Cutting Ties Immediately Will Make You Blind to Your Fault
There’s a difference between immediately cutting someone off, and mindfully considering what your part may be in the tussle. As psychotherapist Martina Palombi puts it, “Humans are often very insightful when it comes to describing other people’s weaknesses through our own subjective lens. We rarely observe reality as is. What we see is tainted by our reactions to another person’s reactions. The more agitated we get, the further away we find ourselves from facts.”
To prevent your worldview from being distorted by your bias, it’s important not to give in to your first impulse of blocking the other person. As Dr. Bryan E. Robinson, Professor Emeritus at the University of North Carolina, puts it, here are some ways to not manage your knee-jerk reaction of blaming everything on the other person and discarding their point of view:
- Don’t believe your automatic negative thoughts and react to them simply because you think they are justified.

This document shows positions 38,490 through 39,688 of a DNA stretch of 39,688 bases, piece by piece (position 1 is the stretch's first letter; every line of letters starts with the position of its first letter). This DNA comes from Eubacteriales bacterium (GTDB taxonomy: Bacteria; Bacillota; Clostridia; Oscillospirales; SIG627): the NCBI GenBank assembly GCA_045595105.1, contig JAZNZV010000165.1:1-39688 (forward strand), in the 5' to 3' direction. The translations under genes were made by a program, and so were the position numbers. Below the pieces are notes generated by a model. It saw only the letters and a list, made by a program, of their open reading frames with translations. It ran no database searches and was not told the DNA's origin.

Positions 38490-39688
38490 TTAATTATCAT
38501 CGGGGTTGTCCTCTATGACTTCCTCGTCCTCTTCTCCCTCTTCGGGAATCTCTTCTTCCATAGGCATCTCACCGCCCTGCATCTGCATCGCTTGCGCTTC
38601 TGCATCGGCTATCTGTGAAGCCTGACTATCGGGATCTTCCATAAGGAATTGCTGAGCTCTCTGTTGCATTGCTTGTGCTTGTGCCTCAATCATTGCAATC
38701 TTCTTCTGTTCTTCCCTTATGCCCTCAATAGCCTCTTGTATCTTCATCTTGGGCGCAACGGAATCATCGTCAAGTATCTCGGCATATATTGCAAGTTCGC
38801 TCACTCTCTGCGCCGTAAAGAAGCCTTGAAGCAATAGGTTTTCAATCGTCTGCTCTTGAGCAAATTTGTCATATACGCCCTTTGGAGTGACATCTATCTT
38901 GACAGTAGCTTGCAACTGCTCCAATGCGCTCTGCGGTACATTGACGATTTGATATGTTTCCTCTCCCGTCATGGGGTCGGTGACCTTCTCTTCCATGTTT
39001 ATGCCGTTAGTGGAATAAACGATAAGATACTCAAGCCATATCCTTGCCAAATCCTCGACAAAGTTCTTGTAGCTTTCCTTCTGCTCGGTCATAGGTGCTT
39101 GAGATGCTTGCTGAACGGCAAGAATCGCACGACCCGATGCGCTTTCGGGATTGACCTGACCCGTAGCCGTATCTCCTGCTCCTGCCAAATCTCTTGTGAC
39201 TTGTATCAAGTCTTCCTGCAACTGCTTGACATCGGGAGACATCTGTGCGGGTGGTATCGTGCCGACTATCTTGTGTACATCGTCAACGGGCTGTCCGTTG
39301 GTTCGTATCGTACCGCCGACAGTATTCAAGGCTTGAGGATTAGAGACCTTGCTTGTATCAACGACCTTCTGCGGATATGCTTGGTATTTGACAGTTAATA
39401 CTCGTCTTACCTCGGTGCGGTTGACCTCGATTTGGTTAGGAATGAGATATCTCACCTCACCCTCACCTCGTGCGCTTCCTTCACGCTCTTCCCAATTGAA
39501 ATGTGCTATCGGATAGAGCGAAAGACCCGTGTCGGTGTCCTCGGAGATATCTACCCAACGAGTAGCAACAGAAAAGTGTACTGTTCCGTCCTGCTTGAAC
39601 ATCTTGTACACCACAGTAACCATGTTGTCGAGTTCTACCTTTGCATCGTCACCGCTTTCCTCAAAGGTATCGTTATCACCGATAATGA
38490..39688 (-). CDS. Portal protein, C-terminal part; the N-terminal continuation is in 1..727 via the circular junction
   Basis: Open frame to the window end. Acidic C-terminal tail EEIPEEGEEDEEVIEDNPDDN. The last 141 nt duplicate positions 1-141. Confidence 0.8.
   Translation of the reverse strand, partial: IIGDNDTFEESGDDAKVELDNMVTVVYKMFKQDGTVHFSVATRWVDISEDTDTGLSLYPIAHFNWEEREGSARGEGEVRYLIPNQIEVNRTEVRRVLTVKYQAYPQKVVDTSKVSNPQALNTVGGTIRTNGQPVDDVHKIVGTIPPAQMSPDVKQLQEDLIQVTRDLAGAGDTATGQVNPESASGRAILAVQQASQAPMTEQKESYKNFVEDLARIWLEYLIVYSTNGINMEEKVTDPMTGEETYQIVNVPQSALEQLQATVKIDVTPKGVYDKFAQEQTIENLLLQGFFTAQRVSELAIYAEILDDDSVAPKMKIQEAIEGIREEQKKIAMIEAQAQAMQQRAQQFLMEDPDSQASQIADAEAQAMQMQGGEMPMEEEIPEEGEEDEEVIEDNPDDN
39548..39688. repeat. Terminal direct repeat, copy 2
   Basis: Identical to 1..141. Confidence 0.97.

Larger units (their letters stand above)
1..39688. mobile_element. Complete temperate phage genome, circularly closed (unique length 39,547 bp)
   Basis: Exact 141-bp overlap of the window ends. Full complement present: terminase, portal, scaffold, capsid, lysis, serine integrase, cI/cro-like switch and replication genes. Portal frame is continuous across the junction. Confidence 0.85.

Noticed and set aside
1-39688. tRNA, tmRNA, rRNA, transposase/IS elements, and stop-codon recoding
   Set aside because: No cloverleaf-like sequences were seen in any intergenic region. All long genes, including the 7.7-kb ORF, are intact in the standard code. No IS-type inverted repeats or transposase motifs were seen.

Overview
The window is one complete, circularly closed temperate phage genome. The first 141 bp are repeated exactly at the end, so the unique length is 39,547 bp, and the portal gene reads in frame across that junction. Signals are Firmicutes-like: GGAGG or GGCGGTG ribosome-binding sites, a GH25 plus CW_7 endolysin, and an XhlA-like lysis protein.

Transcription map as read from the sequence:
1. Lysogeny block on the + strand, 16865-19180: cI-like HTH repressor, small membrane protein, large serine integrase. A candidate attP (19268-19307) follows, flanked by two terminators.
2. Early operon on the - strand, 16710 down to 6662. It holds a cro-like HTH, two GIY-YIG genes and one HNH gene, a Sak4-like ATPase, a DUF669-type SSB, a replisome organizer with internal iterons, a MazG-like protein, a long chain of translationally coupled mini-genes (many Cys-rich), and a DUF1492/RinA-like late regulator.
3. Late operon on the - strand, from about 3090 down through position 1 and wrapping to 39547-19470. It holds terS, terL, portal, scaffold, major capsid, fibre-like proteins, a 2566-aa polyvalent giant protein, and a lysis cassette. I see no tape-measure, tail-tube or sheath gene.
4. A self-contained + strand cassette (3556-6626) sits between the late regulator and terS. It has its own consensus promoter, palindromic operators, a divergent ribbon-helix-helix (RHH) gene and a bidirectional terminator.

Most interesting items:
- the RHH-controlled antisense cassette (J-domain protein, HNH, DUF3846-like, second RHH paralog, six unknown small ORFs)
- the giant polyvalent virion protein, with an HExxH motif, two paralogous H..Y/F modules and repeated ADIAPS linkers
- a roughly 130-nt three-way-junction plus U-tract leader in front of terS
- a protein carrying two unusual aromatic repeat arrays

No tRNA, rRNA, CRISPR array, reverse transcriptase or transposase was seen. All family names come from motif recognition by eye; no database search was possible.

- Welcome and observe the simmering reaction of anger with curiosity. Let it come and go without personalizing, resisting, or identifying with it. Eventually, it floats away.
- Pause. Take a moment off from your survival mind and leave the decision to your heart. A few deep breaths and calming thoughts will make something inside shift and neutralize your misery.
If Your First Reaction Is To Cut Someone Off, You’ll Never Improve Your Relationship Skills
It’s easy to block the person with which you had an argument. It’s difficult to admit you’re wrong. It’s even harder to be compassionate to someone when you’ve knowingly hurt them. Cutting someone off is passive-aggressive and overly self-protective at the expense of the other person’s feelings. If you make it a habit, you might never develop relationship skills.
Psychologist Jennice Vilhauer Ph.D. argues that the people who choose to instantly cut off all ties are the ones who are primarily focused on avoiding their own emotional discomfort. They rarely ever consider how it makes the other person feel.